The big drawback for the Touch Bar is the fact that you have to look away from the screen to use it. If you are used to touch typing, that's a deal-breaker. no physical escape key kind of sucks, too. Again, this is strictly because of the lack of tactile feedback from a key. Of course, the tactile feedback from the butterfly keyboard sucks, so going to the Touch Bar isn't a big leap.

    So yeah, if I had my choice, I'd get a 15" MPB with no Touch Bar. (As long as I'm wishing, ditch 2 of the USB C ports for a more useful USB-A port and a MagSafe charging port.)
    Apple doesn't do gimmicks.
    But, in this case, they felt they had to respond to the touch screen laptops of other vendors.  Apple (correctly I think) determined that touch screen laptops sucked.   But, at the same time,  they were constricted from the freedom and power that a touch screen offered by being responsive to the application being run (much like the changing menu bars on today's Macs).   So, they responded with the Touch Bar.

    We can debate its value (or lack of).   But I think calling it a "gimmick" is wrong. 
    edited July 2019
  • Reply 50 of 54
    GeorgeBMacGeorgeBMac Posts: 11,421member
    MplsP said:
    entropys said:
    It is a dilemma. I would want to buy MBPs for my daughters, but I am sure the younger one would probably want the gold MBA. Maybe the money and weight saved would go to a USB hub so when inevitably one of her friends want to give her something on a USB stick she can actually use it.


    on the touchbar issue: I think adoption would be easier if Apple actually went all in. Where is the magic keyboard with a Touch Bar? Will the Mac Pro, iMac pro and the iMac end up with the touchbar? because i suspect one reason there is still grief about it (apart from raising the cost of the notebook) is it isn’t universal enough for a critical mass of developers to bother taking advantage of it.
    Not USB hub, just a USB-A adapter, not bigger than a lipstick or an eye mascara. The hub may be purchased afterwards and be left at home for occasional use.
    And how many times have you reached in your pocket for that chapstick and found it gone, or in your other pair of pants, or on the bathroom counter... That's exactly giving 4 USB C ports and no USB A ports is such a moronic idea. It's not the cost. It's not the fact that you can't have a USB C-A adaptor with you, it's the fact that virtually no one needs 4 USB C ports, while the entire world is still using USB A.
    I agree.
    But I think the solution may be for Apple to simply come out with a more full function, less minimalist workstation to compliment the Thin, Light, Minimalist machines that they currently sell.   Just like Chevrolet sells both Stingrays and Silverados, there is no reason why Apple could not provide a similar, more expansive product line -- particularly where 90% of what is inside are simply off-the-shelf, easily sourced components.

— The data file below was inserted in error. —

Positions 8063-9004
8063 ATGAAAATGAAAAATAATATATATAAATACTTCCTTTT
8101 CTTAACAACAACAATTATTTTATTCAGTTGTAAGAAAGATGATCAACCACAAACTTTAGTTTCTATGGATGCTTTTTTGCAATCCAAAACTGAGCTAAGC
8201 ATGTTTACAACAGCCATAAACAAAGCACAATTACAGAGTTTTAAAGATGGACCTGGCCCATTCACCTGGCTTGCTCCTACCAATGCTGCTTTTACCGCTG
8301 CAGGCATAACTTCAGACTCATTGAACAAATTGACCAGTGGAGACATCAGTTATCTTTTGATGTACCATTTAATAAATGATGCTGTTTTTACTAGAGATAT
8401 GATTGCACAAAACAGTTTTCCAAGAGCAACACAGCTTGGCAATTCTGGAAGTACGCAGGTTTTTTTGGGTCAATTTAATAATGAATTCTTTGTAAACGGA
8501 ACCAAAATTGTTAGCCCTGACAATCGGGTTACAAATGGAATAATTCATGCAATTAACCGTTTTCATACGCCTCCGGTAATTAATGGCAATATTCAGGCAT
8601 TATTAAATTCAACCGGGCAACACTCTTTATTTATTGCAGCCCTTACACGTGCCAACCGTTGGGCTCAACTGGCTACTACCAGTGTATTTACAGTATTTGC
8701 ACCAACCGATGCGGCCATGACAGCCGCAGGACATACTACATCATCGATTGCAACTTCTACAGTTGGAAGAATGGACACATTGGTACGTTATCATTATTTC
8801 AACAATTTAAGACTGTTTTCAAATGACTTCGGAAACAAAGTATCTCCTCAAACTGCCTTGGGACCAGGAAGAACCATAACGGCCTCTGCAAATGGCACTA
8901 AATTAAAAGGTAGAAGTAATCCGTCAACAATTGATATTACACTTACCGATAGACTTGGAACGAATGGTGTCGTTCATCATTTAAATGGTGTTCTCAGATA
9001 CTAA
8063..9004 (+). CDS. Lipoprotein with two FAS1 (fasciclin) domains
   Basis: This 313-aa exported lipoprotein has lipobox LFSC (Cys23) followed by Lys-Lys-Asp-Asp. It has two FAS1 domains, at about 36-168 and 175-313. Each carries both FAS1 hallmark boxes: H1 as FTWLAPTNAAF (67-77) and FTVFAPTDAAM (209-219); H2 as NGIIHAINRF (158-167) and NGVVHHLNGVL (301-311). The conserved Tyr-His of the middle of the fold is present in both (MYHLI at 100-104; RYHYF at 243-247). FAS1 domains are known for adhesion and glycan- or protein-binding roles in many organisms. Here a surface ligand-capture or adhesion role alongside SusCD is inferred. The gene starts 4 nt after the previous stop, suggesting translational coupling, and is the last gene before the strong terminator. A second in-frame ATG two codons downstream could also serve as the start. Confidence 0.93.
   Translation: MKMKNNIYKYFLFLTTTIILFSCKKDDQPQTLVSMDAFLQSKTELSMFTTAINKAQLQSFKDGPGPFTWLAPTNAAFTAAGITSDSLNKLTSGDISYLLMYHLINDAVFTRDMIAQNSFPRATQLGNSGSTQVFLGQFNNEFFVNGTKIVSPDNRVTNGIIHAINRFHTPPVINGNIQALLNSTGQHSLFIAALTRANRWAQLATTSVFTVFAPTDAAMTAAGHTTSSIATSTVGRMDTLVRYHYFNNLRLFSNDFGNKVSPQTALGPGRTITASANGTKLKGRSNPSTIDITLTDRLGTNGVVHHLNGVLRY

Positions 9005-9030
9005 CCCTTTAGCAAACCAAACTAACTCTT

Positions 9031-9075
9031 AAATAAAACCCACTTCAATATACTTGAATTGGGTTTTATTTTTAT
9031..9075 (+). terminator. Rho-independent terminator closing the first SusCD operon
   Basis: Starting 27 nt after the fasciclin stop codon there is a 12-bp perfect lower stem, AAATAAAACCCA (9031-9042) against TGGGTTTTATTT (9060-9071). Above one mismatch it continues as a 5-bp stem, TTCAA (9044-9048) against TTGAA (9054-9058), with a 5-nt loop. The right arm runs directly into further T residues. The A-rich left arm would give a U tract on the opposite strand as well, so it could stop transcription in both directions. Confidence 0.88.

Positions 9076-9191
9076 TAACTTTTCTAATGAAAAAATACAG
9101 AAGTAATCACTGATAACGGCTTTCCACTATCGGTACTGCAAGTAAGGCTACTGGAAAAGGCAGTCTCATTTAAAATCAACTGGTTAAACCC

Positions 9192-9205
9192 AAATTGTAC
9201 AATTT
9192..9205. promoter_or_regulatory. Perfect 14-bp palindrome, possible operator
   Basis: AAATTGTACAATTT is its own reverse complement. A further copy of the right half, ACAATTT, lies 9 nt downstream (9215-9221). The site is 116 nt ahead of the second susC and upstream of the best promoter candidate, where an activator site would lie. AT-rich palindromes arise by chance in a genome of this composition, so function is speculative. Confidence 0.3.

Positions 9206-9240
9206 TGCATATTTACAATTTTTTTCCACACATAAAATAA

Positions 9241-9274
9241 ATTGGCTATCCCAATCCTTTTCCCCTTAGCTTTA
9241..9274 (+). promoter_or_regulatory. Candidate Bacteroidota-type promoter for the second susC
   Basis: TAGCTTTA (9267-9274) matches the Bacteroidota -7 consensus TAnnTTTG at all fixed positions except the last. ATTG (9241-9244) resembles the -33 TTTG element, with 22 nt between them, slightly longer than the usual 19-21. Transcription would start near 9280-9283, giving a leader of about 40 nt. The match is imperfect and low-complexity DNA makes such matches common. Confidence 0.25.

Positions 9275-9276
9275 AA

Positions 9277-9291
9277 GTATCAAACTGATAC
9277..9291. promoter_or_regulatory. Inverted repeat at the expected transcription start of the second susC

• Reply 51 of 54
    neilmneilm Posts: 956member
    If you don't like the TB you don't have to interact much with it. It's just not that big a deal either way.

    However because the TB is part of Apple's Secure Enclave, we're unlikely to see it offered on external keyboards any time soon. To make that happen a secure encrypted communication channel between the KB and Mac would need to be developed. While that's technically possible to do, it would be complicated and expensive, and might also affect the ability to use a regular KB instead.
  • Reply 52 of 54
    GeorgeBMacGeorgeBMac Posts: 11,421member
    rossb2 said:
    I think Apple are making too many laptops, with the air. They dropped the 12 inch. But the air that is left, I find it pointless. It is not light enough to really be an air. Plus it is only a 7 watt TDP processor, and only two cores. For those reasons alone I would go with the pro. I feel that Apple should be concentrating on economies of scale with the pro, and just selling that. Splitting your customers off on to the air seems wasteful at this point.
    MacBook Air is an excellent corporate laptop to be sold by ten thousands. That is economies of scale...

    That's true -- at least for some.
    But being a non-repairable, non-upgradeable machine it becomes a disposable consumable from the perspective of most IT departments.  Frankly I have never worked with one or for one that would go there.
    Enterprises don’t repair or upgrade. They trash and get new. Within a deal of ten thousands, repairs and upgrades are already covered by the deal. Corporate accounts work differently than individual accounts.
    As I said, that has not been my experience.   Quite the opposite really.  One of the manifests of most IT departments is to operate cost efficiently -- which is one of the reasons why they control the purchasing and distribution of equipment.   So, throwing away a $1,500 piece of equipment for a minor, easily fixed problem like a failed harddrive is incompatible with their mandate.

    In 25 years in the field I have never seen one act the way you describe.    I have no doubt that they are out there -- many are perhaps contractors supporting networks for mom 7 pop operations.   But no major IT department would waste money like that.
    I dunno where you worked, but I’ve worked enterprise for fortune 100s and companies like Shell, Capital One, Target, MarketWatch, and huge contractors like SAIC at the federal level. Nobody has IT guys tinkering around on hard drives. If there is an issue, a replacement machine with a fresh image is immediately dispatched. The busted one is dealt with via the support contract with the hardware vendor. 

    What you’re describing is simply not how IT works in the past two decades of my enterprise career. 
    Oh?   So you didn't actually have an IT department.   OK
  • Reply 53 of 54
    wozwozwozwoz Posts: 253member
    The wedge-shaped design of the MacBook Air is ergonomically far superior to the Pro design
  • Reply 54 of 54
    linkmanlinkman Posts: 1,029member
    neilm said:
    If you don't like the TB you don't have to interact much with it. It's just not that big a deal either way.

    However because the TB is part of Apple's Secure Enclave, we're unlikely to see it offered on external keyboards any time soon. To make that happen a secure encrypted communication channel between the KB and Mac would need to be developed. While that's technically possible to do, it would be complicated and expensive, and might also affect the ability to use a regular KB instead.
    You mean something like Bluetooth?
    watto_cobra